I respect fit runners and I respect overweight runners. I respect fast runners and I respect slow runners. I respect people who run 5 miles and I respect people who run 25 miles. I respect people who run in group and I respect solo runners. I respect shirtless runners and I respect fully clothed runners. I respect walkers, joggers, and sprinters. I respect female runners and I respect male runners. I respect young runners and I respect old runners. I respect winter, spring, summer, fall runners. My point is this: the first step out the front door is the hardest, and I respect anyone who takes it.
“The problem is that you don’t just choose recovery. You have to keep choosing recovery, over and over and over again. You have to make that choice 5-6 times each day. You have to make that choice even when you really don’t want to. It’s not a single choice, and it’s not easy.”—Marya Hornbacher (via reinventingmelena)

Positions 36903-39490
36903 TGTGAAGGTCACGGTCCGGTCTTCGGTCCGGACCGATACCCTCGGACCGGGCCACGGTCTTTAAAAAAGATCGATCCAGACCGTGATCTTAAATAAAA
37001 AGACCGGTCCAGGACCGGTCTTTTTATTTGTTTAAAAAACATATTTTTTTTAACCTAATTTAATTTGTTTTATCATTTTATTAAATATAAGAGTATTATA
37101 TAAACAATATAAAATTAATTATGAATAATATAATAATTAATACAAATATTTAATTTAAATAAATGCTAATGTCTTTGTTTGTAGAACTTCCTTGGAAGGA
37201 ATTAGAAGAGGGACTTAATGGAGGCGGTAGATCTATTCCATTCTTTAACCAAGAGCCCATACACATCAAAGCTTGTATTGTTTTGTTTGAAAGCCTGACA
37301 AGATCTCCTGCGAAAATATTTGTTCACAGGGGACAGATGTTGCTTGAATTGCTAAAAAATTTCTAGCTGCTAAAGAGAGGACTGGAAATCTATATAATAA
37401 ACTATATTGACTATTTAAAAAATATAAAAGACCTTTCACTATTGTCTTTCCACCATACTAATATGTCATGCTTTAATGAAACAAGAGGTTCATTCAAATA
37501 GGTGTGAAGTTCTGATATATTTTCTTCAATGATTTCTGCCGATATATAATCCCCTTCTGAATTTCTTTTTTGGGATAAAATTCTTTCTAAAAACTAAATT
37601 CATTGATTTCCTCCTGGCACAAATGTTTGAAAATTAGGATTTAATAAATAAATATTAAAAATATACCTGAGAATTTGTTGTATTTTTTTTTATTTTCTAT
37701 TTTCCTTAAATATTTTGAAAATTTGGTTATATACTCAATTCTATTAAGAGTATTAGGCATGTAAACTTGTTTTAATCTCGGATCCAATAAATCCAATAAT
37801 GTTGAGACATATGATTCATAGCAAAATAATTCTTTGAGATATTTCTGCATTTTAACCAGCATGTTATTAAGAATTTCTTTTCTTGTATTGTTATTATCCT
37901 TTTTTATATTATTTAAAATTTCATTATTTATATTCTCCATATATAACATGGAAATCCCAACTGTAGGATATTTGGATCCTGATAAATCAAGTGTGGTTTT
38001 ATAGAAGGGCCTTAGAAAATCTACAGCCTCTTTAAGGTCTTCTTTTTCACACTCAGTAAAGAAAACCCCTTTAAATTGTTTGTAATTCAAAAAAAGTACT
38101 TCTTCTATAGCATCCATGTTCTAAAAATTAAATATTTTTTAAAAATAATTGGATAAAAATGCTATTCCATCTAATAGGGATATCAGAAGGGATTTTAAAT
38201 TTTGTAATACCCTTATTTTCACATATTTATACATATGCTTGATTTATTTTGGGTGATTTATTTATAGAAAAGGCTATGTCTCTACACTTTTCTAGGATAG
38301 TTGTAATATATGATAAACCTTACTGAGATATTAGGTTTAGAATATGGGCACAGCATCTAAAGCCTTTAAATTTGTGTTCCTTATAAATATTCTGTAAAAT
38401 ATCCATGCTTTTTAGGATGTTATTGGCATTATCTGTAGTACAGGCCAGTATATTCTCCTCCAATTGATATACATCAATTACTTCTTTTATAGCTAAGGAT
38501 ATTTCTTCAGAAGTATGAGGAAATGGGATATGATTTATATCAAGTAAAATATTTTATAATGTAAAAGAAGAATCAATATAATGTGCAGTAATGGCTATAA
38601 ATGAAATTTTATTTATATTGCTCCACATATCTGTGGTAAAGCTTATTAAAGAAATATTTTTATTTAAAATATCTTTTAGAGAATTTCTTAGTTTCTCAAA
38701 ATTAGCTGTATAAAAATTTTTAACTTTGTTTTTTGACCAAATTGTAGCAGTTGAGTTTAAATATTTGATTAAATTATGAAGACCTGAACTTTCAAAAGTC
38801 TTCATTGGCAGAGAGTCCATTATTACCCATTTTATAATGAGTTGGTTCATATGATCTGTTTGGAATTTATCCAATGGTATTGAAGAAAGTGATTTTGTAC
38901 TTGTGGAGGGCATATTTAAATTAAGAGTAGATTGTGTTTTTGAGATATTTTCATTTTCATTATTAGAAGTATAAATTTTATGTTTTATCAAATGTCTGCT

"Some very sick girl once told me that “recovery gives you nothing but weight.” For a long time, I believed it. But now, I know better. Recovery gives you years. Kisses and hugs. Girls nights. Good sex with someone you adore. Bad sex with someone you don’t love. Recovery can give you sad tears, and leave you laying on the bathroom floor wishing you were dead. But it can also give you deep belly laughs, eating ice cream with your best friends. It gives you your soul back, returning life to your body. Recovery fixes your life, you just have to choose it.”
So, fuck you. I chose recovery and I chose to live. I didn’t JUST gain weight.